Veritext Welcomes Alabama Acquisition

We are excited to announce that Veritext has acquired Freedom Court Reporting, headquartered in Alabama.

Founded in 2005 by Mike and Mickey Turner, the firm has become known for its expertise in servicing litigation support and the brand has become synonymous with excellent client service.  Freedom Court Reporting clients will now be in a position to benefit from Veritext’s innovative technology and world-class security.  They will now have access to Veritext’s 50+ brick and mortar offices around the country, including state-of-the-art deposition suites.

It is truly a perfect fit and a win-win for all.  We are pleased to welcome the Freedom Court Reporting team to the Veritext family.

The Legal Do’s and Don’ts of Depositions

Whether you’re an individual finding yourself in court for the very first time or a sophisticated business person used to the process, legal proceedings can be stressful and confusing.  The variety of ancillary proceedings such as depositions can pose their own hurdles and are often fundamental to building your legal case.

This article looks at depositions.

What is a Deposition

A deposition is the sworn (under oath) testimony of a witness in a legal proceeding.  Depositions are often used as part of the discovery process, or the evidence gathering phase of a trial.  Witnesses will often have their lawyers present in the room to provide guidance although they do not have the right to make “speaking objections” or counsel a witness.  Testimony at a deposition can be used at trial.

How Long is a Deposition?

Courts recognize the value of a witness’ time and take that into consideration by limiting the length of depositions.  While rules may vary from state to state, generally, rule 30(d) of the Rules of Civil Procedure limit depositions to one day of seven total hours of questions, asked by all parties.  That time can be extended and can be day to day, but that is the general rule.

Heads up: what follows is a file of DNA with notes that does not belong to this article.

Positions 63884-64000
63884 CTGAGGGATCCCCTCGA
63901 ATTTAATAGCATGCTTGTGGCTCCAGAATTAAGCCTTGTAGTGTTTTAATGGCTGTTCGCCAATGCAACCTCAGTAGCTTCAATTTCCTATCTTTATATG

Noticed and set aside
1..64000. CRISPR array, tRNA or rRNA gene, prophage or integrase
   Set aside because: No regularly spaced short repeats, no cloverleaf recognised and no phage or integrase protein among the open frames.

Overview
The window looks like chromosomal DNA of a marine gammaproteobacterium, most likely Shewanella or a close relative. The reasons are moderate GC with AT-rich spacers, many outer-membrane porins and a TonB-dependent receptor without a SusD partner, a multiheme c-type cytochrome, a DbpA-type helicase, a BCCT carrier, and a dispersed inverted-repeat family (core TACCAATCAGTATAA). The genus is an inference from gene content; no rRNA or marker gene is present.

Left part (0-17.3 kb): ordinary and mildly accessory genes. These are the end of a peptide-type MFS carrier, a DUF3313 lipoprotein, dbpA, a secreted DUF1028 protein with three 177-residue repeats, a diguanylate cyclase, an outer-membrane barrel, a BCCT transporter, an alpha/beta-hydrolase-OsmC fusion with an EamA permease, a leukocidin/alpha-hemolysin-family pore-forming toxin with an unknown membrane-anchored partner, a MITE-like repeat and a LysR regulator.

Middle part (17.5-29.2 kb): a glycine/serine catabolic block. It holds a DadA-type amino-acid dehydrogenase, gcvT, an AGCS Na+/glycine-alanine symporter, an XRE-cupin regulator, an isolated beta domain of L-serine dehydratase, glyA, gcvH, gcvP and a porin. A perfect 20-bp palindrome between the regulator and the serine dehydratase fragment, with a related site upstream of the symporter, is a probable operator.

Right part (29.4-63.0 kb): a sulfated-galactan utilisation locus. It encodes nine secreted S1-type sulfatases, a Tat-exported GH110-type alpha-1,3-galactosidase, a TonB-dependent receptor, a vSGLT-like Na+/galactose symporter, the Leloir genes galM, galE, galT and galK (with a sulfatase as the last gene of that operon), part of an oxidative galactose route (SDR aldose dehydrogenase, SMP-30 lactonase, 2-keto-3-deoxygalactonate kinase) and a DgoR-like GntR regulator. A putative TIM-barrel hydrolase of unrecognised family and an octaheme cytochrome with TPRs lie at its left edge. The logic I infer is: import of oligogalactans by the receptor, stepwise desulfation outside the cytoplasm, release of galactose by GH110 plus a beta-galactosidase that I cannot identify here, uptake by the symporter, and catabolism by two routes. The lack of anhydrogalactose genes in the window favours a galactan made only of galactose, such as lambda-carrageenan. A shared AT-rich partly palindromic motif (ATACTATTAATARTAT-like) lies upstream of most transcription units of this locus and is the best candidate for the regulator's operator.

Where can Depositions Take Place

While you may be required to attend a deposition, there are also limitations on where they can occur.  Under the Federal Rules of Civil Procedure deponents must be given appropriate notice of the time and place of a deposition.  These typically take place at an attorney’s office rather than the courthouse.  Practically, attorneys will often communicate for a preferred location and time that is convenient for all parties.  In cases where an agreement cannot be reached, the rules allow for the filing of a motion requesting an order for a new location.  These motions or requests aren’t granted automatically and you should be prepared to show cause as to why the change of venue is needed.

How to Prepare for a Deposition

Before attending a deposition, witnesses should discuss any concerns or questions they may have with their lawyer.  While a personal injury lawyer Brookhaven GA trusts should never lead their client into a specific answer, consulting with your legal counsel first can help solidify your account of the events and refresh your memory.  This step can also help make witnesses comfortable with the process of a deposition and help them understand what to expect during the proceeding itself.

What Should You Never Do in a Deposition

As with any legal proceeding, when providing testimony at a deposition you should be sure to always give accurate and truthful answers to questions.  This does not include providing information other than what is asked.  Deponents should ensure they do not offer up information beyond the scope of the question.  Witnesses should also feel free to ask for clarification if they don’t fully understand a given question.  A calm and cool demeanor will also help make the deposition go more smoothly and quickly.  If at any point during the deposition you have questions or are unclear about an answer you are always free to ask.